Tuesday, July 13, 2010

Tracy Bonham - Masts Of Manhatta (Album Review)

When an artist starts their career with a big radio hit, they either submit to the pressure of repetition for an attempt at repeat success or they forge ahead with ambition and imagination to create fresh, new material. Tracy Bonham may have burst on to the scene in 1996 with the angsty “Mother, Mother,” but with her most recent release, Masts of Manhatta, she’s ready to once again prove there is more to her than meets the radio. As a classically trained violinist and pianist, Tracy’s musical repertoire is as extensive as it is diverse. In the liner notes, along side the traditional violin, piano, guitar, claves and Fender Rhodes, she’s even credited with playing a spaghetti pot and a cardboard box. She definitely casts a wide creative net; musically, thematically and lyrically. For Mast of Manhatta, she is joined in this endeavor by legendary guitarist Smokey Hormel, as well as Tim Lunztel on bass and the incredible Andrew Borger on drums.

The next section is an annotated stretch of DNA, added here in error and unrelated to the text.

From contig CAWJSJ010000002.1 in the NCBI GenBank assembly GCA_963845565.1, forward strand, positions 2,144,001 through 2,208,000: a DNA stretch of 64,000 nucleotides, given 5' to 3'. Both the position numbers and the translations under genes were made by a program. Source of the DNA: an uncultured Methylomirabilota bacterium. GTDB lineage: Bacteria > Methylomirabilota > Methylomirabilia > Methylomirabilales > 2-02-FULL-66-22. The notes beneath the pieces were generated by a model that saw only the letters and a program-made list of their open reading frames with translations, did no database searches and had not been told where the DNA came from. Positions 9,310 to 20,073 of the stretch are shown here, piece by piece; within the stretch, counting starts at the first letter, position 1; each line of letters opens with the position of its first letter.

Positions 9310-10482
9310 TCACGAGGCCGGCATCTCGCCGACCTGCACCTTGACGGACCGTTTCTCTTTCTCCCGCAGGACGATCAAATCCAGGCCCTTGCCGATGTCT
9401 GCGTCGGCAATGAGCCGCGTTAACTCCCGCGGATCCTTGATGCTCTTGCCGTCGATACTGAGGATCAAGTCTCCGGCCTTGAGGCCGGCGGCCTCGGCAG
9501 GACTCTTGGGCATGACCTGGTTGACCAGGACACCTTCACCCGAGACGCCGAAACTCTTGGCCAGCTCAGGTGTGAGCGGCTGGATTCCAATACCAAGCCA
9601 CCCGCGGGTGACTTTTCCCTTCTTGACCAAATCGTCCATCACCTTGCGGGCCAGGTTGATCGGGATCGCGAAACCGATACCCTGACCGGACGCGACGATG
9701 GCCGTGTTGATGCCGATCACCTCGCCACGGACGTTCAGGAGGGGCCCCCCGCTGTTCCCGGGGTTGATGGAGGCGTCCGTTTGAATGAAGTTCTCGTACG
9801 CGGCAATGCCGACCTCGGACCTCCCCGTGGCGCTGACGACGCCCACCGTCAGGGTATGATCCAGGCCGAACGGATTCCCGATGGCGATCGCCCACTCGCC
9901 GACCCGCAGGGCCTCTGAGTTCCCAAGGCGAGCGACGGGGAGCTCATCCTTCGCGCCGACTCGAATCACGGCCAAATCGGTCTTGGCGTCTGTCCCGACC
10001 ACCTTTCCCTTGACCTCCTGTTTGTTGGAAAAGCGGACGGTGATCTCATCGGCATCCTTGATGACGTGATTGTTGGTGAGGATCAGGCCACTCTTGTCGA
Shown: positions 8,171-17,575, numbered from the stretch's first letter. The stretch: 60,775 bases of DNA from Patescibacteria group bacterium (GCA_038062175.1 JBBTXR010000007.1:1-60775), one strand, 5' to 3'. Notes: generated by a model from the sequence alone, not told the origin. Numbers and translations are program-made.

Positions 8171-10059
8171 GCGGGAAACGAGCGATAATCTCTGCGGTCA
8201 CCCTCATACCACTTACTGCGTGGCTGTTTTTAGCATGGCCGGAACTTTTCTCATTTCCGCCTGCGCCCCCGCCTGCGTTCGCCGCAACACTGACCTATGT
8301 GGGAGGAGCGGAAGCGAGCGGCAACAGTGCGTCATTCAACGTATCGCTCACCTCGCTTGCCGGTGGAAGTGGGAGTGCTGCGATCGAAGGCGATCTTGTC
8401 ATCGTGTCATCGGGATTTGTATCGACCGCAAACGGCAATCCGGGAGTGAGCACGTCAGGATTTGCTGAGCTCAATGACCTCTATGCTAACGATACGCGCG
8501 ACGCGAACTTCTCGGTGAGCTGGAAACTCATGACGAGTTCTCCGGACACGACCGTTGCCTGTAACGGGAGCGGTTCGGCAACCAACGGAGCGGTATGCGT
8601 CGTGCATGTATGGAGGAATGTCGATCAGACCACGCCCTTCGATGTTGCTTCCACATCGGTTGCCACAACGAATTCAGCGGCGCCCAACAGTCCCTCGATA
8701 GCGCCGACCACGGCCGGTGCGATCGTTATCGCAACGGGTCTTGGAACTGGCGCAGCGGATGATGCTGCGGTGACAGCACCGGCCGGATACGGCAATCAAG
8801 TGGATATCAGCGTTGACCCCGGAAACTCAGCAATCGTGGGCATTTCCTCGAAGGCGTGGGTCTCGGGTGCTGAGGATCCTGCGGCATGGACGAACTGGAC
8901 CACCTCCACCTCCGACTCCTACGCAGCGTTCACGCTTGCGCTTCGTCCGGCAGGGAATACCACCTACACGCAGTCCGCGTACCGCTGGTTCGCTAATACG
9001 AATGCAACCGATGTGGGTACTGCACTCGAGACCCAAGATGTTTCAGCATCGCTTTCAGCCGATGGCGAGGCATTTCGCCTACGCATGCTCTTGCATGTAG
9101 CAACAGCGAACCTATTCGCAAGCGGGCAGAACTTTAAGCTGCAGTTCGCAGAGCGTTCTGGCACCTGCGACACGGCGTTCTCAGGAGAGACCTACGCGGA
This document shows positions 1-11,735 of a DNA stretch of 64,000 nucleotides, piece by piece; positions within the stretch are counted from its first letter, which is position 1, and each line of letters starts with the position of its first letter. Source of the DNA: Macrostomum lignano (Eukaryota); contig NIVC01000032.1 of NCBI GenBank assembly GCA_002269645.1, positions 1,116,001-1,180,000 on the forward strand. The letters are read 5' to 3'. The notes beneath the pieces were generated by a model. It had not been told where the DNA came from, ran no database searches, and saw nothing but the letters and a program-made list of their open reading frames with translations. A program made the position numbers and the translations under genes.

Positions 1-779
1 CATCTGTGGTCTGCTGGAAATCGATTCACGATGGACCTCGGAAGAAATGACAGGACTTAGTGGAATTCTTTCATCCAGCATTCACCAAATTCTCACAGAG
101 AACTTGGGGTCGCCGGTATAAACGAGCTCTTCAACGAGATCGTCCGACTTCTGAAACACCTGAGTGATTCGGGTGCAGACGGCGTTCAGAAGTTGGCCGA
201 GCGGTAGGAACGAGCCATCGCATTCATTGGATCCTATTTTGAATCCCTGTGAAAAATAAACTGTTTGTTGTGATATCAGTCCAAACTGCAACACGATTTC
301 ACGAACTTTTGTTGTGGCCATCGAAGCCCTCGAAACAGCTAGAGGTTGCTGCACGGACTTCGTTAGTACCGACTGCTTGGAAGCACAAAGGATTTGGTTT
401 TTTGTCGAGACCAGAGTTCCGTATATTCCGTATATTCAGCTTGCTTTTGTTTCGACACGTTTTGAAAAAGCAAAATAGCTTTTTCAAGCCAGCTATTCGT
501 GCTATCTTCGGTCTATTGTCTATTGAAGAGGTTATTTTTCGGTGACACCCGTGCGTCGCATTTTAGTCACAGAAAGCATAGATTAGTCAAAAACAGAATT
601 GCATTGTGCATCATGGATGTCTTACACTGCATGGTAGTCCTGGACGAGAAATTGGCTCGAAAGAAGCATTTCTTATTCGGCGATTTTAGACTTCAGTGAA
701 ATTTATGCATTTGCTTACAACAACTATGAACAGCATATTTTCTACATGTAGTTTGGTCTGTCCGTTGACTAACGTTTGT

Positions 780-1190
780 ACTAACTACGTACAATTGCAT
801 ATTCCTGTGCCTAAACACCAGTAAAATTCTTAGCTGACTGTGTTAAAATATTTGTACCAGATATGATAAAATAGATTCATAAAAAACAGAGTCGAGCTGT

After listening all the way through Masts of Manhatta, you understand that Tracy is not one to be boxed in. She can do the unconventional indie vibe of “Devil’s Got Your Boyfriend” and “You’re My Is-Ness.” She can write folksy blues numbers like “Your Night Is Wide Open” and “I Love You Today.” She can comfortably slide into old country music for “We Moved Our City to the Country,” “In the Moonlight” and “Angel, Won’t You Come Down.” She even does a really good Tom Waits impersonation, both musically and vocally, on “Josephine.” Her relaxed writing style leads to great lines like “I’d like to be my own best friend, turns out there’s no reciprocal feelings, what a total snob” and “If Meals on Wheels is ever late I promise I won’t call off the date.” There’s even some interesting lyrical references to Gogol Bordello, Jackson Pollock, Johnny and June, Bartles and Jaymes and the AMC Hornet. Yet, even with all of this diversity, there are enough unifying threads running throughout the album to keep it from feeling sprawling or distracting. Tracy’s unique voice, virtuoso violin playing and unrestrained spirit make this album feel totally adventurous and undeniably “hers.”

Masts of Manhatta will be available from Engine Room Recordings on July 13th.

"Big Red Heart" - Tracy Bonham (Masts of Manhatta)

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